It seems not a week passes without an organization or individual warning of the possible demise of Toronto’s long-running condo boom.
This week’s entry comes from Canada Mortgage and Housing Corp. which warned of “overbuilding” in Toronto (and Montreal). Its chief economist warned of “elevated” numbers of units under construction in those cities that could develop into overbuilding should sales be slower than expected.
So the big “if” is left hanging, are sales set to fall in Canada’s hottest market? We asked Hunter Milborne, head of Milborne Real Estate Inc., who is credited with the marketing and sales of 60,000 units worth approximately $10 billion.
Milborne’s take on the condo market
His take: Toronto’s condo market is healthy today and will be going forward, primarily because it is the only option for entry-level buyers.
“The biggest explanation is if you look at the single-family house market . . . if you try and buy a house in Toronto lately, anything under $1 million, there are multiple offers, it is difficult to buy,” said Milborne, who was dubbed the “Dean of Condos” by Canadian Business. “The condos, most of what we buy is $200,000 to $500,000. It is really kind of the only entry-level new housing that is available.”
He is also not worried that the industry trend to smaller and smaller units by developers, in part to keep prices down, will be a problem down the road when the millennials get busy making families.
“It’s primarily single guy, single gal, young couple, that is primarily what investors purchase to rent out, but more and more you are getting families that are having a kid in a two-bedroom or a small three-bedroom and realizing that the trade-off is to drive for an hour and a half each way each day and that is really a very happy trade-off.”
He does see a slow trend towards larger condos as some developers target buyers who will outgrow that first unit, but it will not be dramatic. “The studios, the one-bedrooms and the one-plus-dens are still the bulk of the market just simply because you have a lot of single- or two-person households and they are much more affordable.”
As for the fate of all those small units that are going to be outgrown, “there is always going to be a supply of young people moving to the city.”
Milborne points to two condo developments he is working with that he said illustrate the current state of the market including 58-storey, 600-suite The L Tower at 22 The Esplanade in Toronto’s south downtown. “We have studio units there that you can buy for under $300,000 and the purchase prices go up to over $10 million for penthouse(s). So that is a broad mix. You can get 800-, 1,200-, 1,400-, 1,600-, 2,000-square-foot apartments up on the higher floors.”
The second is the Imperial Plaza development which is a remodelling of the old Imperial Oil headquarters in Toronto. That 23-storey building at Yonge and St. Clair features units from 530 sq. ft. to expansive penthouses.
“That building is like three or four buildings in one. Up to the seventh floor is a mix of 500- to 900-sq.-ft. suites like in a lot of other buildings. Then on the eighth and ninth floor, you have two-storey lofts that are let’s say 1,000 to 1,600 sq. ft. and then from 10 to 17 you have much bigger apartments because your views are spectacular so they are 1,000 (to 2,200).”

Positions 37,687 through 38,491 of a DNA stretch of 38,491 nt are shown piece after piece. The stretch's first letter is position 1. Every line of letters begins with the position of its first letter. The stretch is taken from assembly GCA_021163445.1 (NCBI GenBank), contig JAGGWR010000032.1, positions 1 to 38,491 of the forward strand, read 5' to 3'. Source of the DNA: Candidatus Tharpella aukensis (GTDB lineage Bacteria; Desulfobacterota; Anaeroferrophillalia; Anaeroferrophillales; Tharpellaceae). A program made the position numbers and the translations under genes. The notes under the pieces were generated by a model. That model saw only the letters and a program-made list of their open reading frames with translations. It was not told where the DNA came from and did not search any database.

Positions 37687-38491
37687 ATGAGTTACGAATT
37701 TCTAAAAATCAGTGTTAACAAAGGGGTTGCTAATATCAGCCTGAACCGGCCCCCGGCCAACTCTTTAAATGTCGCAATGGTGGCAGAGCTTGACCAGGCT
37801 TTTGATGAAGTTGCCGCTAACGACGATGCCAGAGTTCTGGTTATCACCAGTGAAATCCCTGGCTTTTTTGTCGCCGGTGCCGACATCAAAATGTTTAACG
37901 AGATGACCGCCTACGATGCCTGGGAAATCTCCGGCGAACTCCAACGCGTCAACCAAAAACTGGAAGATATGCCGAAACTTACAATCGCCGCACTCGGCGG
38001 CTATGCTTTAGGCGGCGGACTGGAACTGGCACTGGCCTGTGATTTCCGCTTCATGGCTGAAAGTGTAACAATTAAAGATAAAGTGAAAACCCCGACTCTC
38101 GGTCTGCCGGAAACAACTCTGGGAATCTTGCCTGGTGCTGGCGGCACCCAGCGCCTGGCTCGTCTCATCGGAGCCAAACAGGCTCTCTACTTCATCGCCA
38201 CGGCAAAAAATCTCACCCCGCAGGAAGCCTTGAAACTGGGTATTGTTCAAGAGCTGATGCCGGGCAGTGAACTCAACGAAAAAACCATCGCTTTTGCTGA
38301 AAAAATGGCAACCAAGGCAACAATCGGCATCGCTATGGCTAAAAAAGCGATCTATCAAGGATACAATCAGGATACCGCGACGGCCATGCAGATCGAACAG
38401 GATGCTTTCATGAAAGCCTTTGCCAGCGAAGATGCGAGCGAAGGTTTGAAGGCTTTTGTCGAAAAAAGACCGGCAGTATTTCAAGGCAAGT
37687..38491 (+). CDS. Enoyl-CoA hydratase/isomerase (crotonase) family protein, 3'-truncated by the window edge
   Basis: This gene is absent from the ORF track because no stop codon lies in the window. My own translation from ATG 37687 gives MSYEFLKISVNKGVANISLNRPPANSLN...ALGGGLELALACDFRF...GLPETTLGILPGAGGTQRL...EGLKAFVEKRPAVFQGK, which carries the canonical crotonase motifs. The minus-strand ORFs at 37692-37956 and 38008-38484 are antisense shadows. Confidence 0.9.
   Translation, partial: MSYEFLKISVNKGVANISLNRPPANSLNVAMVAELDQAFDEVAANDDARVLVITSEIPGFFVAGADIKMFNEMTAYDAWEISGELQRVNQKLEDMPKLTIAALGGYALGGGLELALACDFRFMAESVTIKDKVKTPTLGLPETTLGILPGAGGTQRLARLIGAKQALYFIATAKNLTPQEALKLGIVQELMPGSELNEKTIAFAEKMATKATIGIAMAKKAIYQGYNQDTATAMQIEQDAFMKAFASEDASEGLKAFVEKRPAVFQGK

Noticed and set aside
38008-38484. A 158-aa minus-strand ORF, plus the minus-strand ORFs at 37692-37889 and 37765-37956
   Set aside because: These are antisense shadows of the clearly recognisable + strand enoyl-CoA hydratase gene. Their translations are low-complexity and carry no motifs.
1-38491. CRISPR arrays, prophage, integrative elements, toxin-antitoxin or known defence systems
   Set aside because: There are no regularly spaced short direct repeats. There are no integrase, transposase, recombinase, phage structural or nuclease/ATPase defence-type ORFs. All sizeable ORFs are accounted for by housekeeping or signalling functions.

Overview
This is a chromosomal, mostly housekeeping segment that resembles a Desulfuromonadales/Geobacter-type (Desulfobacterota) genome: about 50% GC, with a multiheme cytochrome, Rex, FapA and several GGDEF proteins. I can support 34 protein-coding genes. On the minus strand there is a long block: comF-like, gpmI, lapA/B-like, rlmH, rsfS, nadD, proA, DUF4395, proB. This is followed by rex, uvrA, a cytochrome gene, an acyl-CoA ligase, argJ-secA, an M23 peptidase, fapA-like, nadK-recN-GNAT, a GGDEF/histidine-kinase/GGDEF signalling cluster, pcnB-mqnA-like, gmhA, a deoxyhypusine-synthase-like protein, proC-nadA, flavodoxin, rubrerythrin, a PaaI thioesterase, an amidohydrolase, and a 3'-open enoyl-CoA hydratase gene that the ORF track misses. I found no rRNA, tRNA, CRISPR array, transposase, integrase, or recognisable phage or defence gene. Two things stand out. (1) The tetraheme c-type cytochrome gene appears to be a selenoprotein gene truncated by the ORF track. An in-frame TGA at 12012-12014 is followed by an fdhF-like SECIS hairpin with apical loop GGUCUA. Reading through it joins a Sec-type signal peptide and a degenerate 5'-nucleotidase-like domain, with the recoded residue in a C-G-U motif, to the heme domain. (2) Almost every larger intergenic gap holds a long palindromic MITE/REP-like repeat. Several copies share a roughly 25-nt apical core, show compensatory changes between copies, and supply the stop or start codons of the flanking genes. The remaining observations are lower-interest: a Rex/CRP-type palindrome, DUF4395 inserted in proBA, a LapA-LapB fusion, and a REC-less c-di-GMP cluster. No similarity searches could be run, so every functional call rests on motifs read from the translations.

On top of those are five large penthouses between 3,000 and 6,000 sq. ft. selling in a range $4 million and $7 million.
That mix has sold well. Of the 400 suites in the building, only 38 remain unsold with occupancy starting next month. The good news for would-be buyers is that three of the five penthouses were unsold as of last week.
Still good times in T.O.
Milborne expects 2014 condo sales to total about 22,000 in Toronto this year, down from the 2011 peak of about 30,000 but still very respectable. “It is off its peak but ’08, ’09, ’10 were like 16,000 to 20,000 per year, ’12-’13 were around 16,000-18,000 per year. So this year will be a little bit better than other years, but not as good as the best year.”
Milborne looks to George Carras, president of new-home research firm RealNet Canada Inc., as a source for market insights. The Toronto firm’s recent research backs up some of the condo seller’s views.
Last month, RealNet reported that the ranks of ever-smaller one-bedroom condos coming to market has fallen dramatically just over the last few months as developers shift to more two-bedroom units averaging more than 800 sq. ft. which are geared towards first-time buyers and young families.
Only 46% of new condos being sold this year this year are one-bedrooms, well down from a high of 61% of sales in 2011, RealNet found. The percentage of two-bedrooms for sale has jumped to 41% from 31% in 2011.
RealNet also reported sales of pre-construction condos jumped 39% in September compared with a year ago (2,262 units sold compared to 1,393 in Sept. 2013), the second-strongest September on record for highrise sales, the numbers show.
The average price of a new condo in the GTA was $450,014 as of the end of September.